Serving the San Francisco Bay Area New Music Community

Artist Ernesto Diaz-Infante
Title Next Door to the Jefferson Airplane: 341 Willard North
Label Imvated - I-001 -
Released On 8/1/2003
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released August 1, 2003

Ernesto Diaz-Infante: vocals, guitars, violin, 4-track manipulations and lyrics.
Marjorie Sturm: flute, voice and lyrics.

Composed/mixed: March - June 2003, San Francisco, California USA.
Released by Imvated

Next Door to the Jefferson Airplane: 341 Willard North Review by Fran├žois Couture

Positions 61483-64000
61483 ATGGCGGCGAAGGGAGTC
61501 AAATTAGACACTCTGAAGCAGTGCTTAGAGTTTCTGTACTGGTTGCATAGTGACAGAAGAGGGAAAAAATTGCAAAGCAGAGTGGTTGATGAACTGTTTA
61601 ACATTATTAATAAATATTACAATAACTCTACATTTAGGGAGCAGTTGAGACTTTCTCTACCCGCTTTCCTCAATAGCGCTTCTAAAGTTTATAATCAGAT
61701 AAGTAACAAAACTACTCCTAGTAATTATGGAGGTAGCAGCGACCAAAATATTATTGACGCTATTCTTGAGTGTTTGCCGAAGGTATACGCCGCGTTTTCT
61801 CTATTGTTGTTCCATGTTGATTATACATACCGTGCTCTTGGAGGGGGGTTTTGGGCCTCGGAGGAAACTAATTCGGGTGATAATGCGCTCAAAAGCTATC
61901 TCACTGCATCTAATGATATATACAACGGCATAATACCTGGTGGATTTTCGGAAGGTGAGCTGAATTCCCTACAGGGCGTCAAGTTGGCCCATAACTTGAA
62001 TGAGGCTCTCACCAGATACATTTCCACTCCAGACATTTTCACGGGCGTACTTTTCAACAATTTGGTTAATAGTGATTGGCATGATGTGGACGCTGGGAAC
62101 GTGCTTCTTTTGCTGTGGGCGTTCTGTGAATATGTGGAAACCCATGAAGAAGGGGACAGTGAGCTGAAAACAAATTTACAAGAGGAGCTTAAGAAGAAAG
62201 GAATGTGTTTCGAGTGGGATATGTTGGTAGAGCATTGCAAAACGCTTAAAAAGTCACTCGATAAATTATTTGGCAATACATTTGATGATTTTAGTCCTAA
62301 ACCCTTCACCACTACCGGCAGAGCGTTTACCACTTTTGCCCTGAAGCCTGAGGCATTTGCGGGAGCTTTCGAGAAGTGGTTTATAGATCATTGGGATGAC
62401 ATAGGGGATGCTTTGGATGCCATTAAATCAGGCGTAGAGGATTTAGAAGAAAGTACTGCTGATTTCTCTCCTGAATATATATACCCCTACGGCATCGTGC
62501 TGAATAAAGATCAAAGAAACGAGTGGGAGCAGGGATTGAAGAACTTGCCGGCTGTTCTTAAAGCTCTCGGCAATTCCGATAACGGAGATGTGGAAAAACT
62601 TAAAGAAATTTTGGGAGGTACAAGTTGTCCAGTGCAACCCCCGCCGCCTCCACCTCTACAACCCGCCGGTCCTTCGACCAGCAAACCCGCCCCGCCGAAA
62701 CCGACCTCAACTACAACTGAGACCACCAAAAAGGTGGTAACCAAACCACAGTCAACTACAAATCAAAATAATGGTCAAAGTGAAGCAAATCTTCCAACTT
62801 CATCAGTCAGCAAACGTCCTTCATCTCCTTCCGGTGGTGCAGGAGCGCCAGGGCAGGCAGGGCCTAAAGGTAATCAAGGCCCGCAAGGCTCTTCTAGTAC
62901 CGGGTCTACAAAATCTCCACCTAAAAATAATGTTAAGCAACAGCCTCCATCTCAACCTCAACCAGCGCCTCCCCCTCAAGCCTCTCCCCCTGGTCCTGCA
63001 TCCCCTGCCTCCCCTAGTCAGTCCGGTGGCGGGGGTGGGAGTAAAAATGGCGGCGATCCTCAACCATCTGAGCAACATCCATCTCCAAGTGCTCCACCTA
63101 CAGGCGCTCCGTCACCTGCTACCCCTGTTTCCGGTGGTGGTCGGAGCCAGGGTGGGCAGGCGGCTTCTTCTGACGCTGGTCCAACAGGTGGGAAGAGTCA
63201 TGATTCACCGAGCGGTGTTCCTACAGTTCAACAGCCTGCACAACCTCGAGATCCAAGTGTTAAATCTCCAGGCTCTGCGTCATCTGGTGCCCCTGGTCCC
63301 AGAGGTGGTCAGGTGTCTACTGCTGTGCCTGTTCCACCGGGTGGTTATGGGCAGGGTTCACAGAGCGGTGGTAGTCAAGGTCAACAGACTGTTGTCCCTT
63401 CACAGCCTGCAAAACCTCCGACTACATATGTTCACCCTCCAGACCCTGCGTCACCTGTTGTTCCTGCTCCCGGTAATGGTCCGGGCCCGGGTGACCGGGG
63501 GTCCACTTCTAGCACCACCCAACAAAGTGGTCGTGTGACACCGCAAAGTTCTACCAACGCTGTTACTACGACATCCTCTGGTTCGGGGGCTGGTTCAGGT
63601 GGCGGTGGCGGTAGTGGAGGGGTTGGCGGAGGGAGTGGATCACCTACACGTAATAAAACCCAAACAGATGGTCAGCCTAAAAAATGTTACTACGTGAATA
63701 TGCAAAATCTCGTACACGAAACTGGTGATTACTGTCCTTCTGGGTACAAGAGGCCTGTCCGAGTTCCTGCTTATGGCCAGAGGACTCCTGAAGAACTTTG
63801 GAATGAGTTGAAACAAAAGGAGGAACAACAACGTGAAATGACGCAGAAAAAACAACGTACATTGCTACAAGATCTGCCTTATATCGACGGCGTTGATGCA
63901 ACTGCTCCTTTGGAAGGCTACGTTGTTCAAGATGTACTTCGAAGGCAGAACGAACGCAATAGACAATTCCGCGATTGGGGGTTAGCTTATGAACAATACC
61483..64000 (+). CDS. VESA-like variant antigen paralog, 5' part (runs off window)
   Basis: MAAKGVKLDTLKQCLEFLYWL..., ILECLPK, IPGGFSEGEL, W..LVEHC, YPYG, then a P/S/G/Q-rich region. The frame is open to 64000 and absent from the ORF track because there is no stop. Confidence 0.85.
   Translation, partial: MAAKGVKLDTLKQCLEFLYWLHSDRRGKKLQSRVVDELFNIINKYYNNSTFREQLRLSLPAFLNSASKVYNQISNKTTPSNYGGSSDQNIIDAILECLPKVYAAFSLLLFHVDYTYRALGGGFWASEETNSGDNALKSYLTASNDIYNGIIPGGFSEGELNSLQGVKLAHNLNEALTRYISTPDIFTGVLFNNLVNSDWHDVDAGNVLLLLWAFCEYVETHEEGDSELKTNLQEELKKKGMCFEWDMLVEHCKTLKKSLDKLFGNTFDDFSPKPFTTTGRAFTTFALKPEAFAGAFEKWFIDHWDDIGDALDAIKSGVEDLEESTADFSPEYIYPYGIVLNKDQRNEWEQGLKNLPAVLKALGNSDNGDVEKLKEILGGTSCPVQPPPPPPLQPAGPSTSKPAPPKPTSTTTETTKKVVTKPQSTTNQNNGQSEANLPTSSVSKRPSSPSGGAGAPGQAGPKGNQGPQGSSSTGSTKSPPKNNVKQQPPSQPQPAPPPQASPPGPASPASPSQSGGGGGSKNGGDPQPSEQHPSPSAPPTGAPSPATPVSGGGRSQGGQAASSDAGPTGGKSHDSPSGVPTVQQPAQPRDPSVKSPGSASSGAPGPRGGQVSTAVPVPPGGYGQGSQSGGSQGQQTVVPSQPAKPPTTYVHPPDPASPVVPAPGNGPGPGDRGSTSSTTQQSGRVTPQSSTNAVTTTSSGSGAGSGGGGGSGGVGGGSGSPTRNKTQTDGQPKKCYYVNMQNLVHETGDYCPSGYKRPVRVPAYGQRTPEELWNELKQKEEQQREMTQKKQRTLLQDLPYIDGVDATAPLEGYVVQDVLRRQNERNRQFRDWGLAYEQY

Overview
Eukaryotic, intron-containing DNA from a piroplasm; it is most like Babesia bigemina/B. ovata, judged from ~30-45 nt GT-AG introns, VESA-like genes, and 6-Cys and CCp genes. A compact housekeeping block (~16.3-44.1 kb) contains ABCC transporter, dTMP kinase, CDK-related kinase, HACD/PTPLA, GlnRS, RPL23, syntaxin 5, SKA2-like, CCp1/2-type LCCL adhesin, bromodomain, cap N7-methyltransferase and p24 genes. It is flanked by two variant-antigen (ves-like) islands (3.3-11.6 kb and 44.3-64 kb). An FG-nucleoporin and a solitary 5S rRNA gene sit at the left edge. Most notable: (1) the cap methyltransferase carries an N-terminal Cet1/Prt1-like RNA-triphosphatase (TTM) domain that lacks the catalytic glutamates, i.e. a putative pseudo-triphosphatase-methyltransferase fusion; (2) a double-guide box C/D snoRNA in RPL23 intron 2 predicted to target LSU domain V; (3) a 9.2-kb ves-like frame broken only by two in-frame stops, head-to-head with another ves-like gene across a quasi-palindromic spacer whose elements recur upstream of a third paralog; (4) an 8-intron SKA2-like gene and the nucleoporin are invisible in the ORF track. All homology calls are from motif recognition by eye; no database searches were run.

This album came out on the micro-label Imvated as a CD packaged in pages torn out of old books, with liner notes printed on pieces of onion paper. An obscure follow-up to Ernesto Diaz-Infante's 2003 self-titled solo CD on Pax Recordings, it continues down the same path while moving toward the outer regions of utter strangeness. Ever since he started singing (murmuring is actually closer to it) and collaging sounds, Diaz-Infante has been taking his music into dark territories, rolling together urban field recordings, abstract free improv, and outsider folk into disconcerting propositions. Next Door to the Jefferson Airplane is no different in that regard, but the proposition becomes somewhat clearer. It appears that Diaz-Infante is looking for a way to link the post-Industrial imagery of Coil, the disillusioned atmosphere of George W. Bush's America ("Memorize paranoia, methodize confusion," he sings in "Memorize Paranoia"), and the early speech-songs of Harry Partch. The murmur clearly transforms into speech-singing in "Complacency," while the detuned guitars and slowed down tapes evoke Partch's original recordings of "U.S. Highball" and "Barstow." But don't be fooled, Diaz-Infante's universe remains resolutely his own and, geographic proximity aside, you'll find nothing remotely Jefferson Airplane-like on this album. The artist handles vocals, four-track tape, guitars, violin, and collaged percussion. Marjorie Sturm contributes flute and voice on a few tracks, along with a few lyrics. The lyric sheet is quite handy in understanding the lyrics. Sturm's are organized in long post-modern tirades about the shallow way of life in San Francisco. Diaz-Infante's take the form of short sentences, like cryptic Chinese fortunes. Musically speaking, his use of excruciatingly slowed down rhythm tracks and twangy guitar lines create an apocalyptic mood that only the most open-minded listeners will be able to digest -- many tracks sound as if he had recorded his songs, pressed them to an LP, and was spinning the vinyl manually. But if you enjoyed his previous, higher-profile solo album, this one definitely feels like an important step toward the next.